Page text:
SEATTLE -- The Mariners announced the signing of outfielder Gareth Morgan, their second pick (74th overall) in the 2014 First-Year Player Draft, prior to Tuesday's series opener against the Yankees at Safeco Field.
The team's policy is to not discuss contract specifics, but a source close to the situation confirmed Morgan's signing bonus is $2 million, well above the $760,300 usually slotted for the 74th selection.
On Tuesday, Morgan (Blyth Academy, Toronto, Ontario) warmed up with the Mariners and took batting practice, hitting a pair of home runs -- one into the upper deck in left field. The 6-foot-4, 220-pound right-handed hitter will begin his pro career in the Arizona Rookie League, though he needs to secure a United States visa before playing.
Morgan said he'll fly home Wednesday, then to Arizona on Friday, where he'll wait for his paperwork to clear.
"It's been crazy. At the start of the Draft, I really didn't know what was going to happen, but I'm glad Seattle picked me," he said. "I toured the city Sunday and went on a couple [Ride the Ducks] tours. It's a great place to be and an exciting time."
Touted for his raw power, Morgan, 18, was the final pick of Competitive Balance Round B. He's currently a member of the Canadian Junior National Team and played for the Langley Blaze, a traveling club located near Vancouver, British Columbia.
In high school, Morgan played right field and center field, though the Mariners project him as a corner outfielder.
Smoak progressing slowly from sore left quad
SEATTLE -- Mariners first baseman Justin Smoak (sore left quad) was out of the lineup but available as a late-inning defensive replacement Tuesday.
"He's probably 70, 75 percent," manager Lloyd McClendon said. "He's just not there. It's a quad that's been very frustrating for him. We'll see how he is tomorrow. We'll just keep trying to move forward."
When asked if Smoak could land on the disabled list, McClendon said he is "day to day."
"We'll see what happens," McClendon said.
Smoak did some light agility drills, ran the bases and took batting practice Tuesday. He said the quad began bothering him a week and a half ago, though he initially thought it was just soreness. To rest the injury, he served primarily as a late-inning defensive replacement on Seattle's last road trip.
"I was thinking it was going to go away but it never really did," he said. "That's when we knew we should probably back off a little bit."
Smoak maintained he's getting better. McClendon agreed -- to an extent.
"I would say he's progressing some," McClendon said. "Obviously, [it's] not at the pace we would like."
Since May 1, Smoak has posted a .180/.264/.320 slash line with four home runs and 14 RBIs. In 2014, he's hitting .208 with seven homers, 12 doubles and 29 RBIs.
Mariners honor Jeter with pregame ceremony, gifts
SEATTLE -- Media members wiggled and pushed their way into Safeco Field's visitors' dugout a few hours before Tuesday's first pitch to hear Yankees shortstop Derek Jeter talk about his favorite Seattle memories. He was then honored in a special pregame ceremony attended by Jay Buhner, Edgar Martinez, Robinson Cano and Felix Hernandez.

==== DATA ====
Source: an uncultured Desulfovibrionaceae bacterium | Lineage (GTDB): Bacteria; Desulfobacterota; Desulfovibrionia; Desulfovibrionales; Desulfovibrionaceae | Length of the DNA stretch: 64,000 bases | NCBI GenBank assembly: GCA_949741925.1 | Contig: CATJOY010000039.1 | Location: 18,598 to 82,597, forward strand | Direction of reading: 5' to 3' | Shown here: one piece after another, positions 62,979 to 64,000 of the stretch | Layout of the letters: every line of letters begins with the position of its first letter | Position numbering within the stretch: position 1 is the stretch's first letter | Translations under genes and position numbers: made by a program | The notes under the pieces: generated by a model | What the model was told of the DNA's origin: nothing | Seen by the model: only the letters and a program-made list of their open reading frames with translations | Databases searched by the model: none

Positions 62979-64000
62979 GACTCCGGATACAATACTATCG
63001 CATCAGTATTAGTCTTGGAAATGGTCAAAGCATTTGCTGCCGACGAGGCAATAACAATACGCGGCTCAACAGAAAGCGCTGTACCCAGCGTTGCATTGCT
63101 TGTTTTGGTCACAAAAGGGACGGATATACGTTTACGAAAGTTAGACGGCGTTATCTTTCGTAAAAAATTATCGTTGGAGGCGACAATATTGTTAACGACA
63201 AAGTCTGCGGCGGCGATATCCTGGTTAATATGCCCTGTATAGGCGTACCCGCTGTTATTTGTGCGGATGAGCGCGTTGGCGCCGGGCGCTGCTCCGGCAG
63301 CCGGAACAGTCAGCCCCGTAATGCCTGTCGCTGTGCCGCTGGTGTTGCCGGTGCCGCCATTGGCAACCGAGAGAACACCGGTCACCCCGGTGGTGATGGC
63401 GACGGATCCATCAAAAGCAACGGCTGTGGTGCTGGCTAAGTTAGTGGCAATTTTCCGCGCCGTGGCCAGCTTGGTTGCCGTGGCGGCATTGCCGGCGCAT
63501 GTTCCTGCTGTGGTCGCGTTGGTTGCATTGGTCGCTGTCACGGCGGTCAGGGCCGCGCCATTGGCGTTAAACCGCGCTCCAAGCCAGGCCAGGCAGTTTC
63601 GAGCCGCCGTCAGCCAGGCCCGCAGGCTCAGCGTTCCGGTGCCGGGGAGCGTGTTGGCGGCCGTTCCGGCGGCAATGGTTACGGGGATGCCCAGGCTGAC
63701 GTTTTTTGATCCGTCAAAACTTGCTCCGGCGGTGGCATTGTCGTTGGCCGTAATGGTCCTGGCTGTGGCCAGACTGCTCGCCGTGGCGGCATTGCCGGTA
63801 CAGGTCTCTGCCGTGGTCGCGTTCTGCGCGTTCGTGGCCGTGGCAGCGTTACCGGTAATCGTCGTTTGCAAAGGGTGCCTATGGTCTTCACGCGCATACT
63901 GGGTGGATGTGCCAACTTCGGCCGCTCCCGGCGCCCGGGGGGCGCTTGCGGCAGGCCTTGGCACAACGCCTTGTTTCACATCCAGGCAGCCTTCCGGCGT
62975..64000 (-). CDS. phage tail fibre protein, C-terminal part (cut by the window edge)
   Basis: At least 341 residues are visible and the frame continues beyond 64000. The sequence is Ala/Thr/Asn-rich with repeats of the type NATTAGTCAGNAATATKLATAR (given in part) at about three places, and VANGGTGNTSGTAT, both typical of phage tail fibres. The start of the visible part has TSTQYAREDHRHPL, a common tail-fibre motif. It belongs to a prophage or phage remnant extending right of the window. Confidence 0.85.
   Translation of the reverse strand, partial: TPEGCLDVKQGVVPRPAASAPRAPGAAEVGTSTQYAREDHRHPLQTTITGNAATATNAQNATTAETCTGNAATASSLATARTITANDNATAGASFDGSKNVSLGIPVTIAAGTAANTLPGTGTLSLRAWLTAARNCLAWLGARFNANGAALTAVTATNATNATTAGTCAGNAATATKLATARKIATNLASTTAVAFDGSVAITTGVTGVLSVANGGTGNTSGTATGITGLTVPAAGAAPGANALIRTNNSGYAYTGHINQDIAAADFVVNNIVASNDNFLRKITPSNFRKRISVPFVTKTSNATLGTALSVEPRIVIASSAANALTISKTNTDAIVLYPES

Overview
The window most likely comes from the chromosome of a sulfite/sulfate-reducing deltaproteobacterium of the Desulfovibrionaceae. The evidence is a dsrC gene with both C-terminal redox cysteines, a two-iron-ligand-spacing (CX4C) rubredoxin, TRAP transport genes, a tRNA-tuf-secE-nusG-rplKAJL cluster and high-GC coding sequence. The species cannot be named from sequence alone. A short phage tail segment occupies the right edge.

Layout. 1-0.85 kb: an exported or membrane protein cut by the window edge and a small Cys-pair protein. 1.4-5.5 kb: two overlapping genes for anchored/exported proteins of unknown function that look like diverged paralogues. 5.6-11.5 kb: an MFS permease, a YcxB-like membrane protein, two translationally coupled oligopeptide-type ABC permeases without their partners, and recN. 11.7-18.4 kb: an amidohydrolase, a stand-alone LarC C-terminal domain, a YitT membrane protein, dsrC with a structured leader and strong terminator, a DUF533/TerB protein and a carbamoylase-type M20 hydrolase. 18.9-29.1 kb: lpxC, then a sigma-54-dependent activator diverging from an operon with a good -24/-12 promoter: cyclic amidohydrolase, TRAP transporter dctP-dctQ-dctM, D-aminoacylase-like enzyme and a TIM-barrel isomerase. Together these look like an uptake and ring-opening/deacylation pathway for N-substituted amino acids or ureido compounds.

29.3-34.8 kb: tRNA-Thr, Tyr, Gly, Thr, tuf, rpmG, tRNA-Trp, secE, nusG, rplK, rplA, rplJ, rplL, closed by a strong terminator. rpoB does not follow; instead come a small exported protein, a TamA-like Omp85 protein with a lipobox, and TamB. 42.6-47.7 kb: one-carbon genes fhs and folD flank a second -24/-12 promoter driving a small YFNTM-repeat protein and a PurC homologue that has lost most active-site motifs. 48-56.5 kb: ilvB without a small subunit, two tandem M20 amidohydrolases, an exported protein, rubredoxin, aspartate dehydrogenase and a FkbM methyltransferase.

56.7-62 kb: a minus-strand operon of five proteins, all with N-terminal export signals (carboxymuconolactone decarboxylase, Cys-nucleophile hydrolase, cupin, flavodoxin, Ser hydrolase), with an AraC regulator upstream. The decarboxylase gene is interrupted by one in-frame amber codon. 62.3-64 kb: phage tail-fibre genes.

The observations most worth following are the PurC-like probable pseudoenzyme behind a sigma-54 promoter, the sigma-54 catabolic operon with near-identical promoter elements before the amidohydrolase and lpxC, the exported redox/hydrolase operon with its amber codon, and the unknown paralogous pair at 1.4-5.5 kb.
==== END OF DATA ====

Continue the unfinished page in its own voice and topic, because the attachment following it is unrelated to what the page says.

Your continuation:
The Mariners presented Jeter with a chair from the Kingdome, a base, a watch with a personal inscription from Cano and a $5,000 donation to the Turn 2 Foundation.
Jeter is one of 12 active players to have played in both the Kingdome and Safeco Field. At the age of 20, he made his Major League debut in the Kingdome on May 29, 1995, going 0-for-5 in an 8-7 Mariners victory over the Yankees.
What does Jeter remember from his debut? Two things.
"I was 0-for-5, and after the game my dad was in town and we tried to get something to eat, and everything was closed," Jeter said. "We ended up walking into a McDonald's."
The next night was better. He went 2-for-3 with two runs scored and got his first hit off Mariners pitcher Tim Belcher.
A few months later, Jeter wasn't active for the 1995 American League Division Series, but he remembers watching from the bench as the Mariners stormed back from an 0-2 series deficit, taking Game 5 in extra innings on Martinez's famous double down the left-field line.
"That team had a lot to do with this new stadium being built," Jeter said. "These fans have always been great. I just remember how loud it was in that stadium. I had good seats but I wasn't playing."
In all, Jeter has played five postseason games in Seattle ('00, '01). Entering Tuesday, he was a .299 career hitter vs. the Mariners in the regular season.
"This is the last time I'm going to see Derek Jeter play live," Seattle manager Lloyd McClendon said. "It's going to be an emotional three days. I'm honored. What a career. I'm sure everybody's said everything you can possibly say about Derek Jeter, but for me, for the last 20 years, Derek Jeter has been everything that's right about the game of baseball."
• Right-handed pitcher Taijuan Walker made progress Monday in his third rehab start with Triple-A Tacoma, allowing two runs on four hits and a walk in five innings, but McClendon said he won't rush the organization's top prospect back to the Major Leagues.
Walker, 21, was officially taken off the 15-day disabled and optioned to the Rainiers on Tuesday.
• Right fielder Michael Saunders was back in the lineup and hitting seventh after being sidelined the last few days with a sore right shoulder.
Adam Lewis is an associate reporter for MLB.com. This story was not subject to the approval of Major League Baseball or its clubs.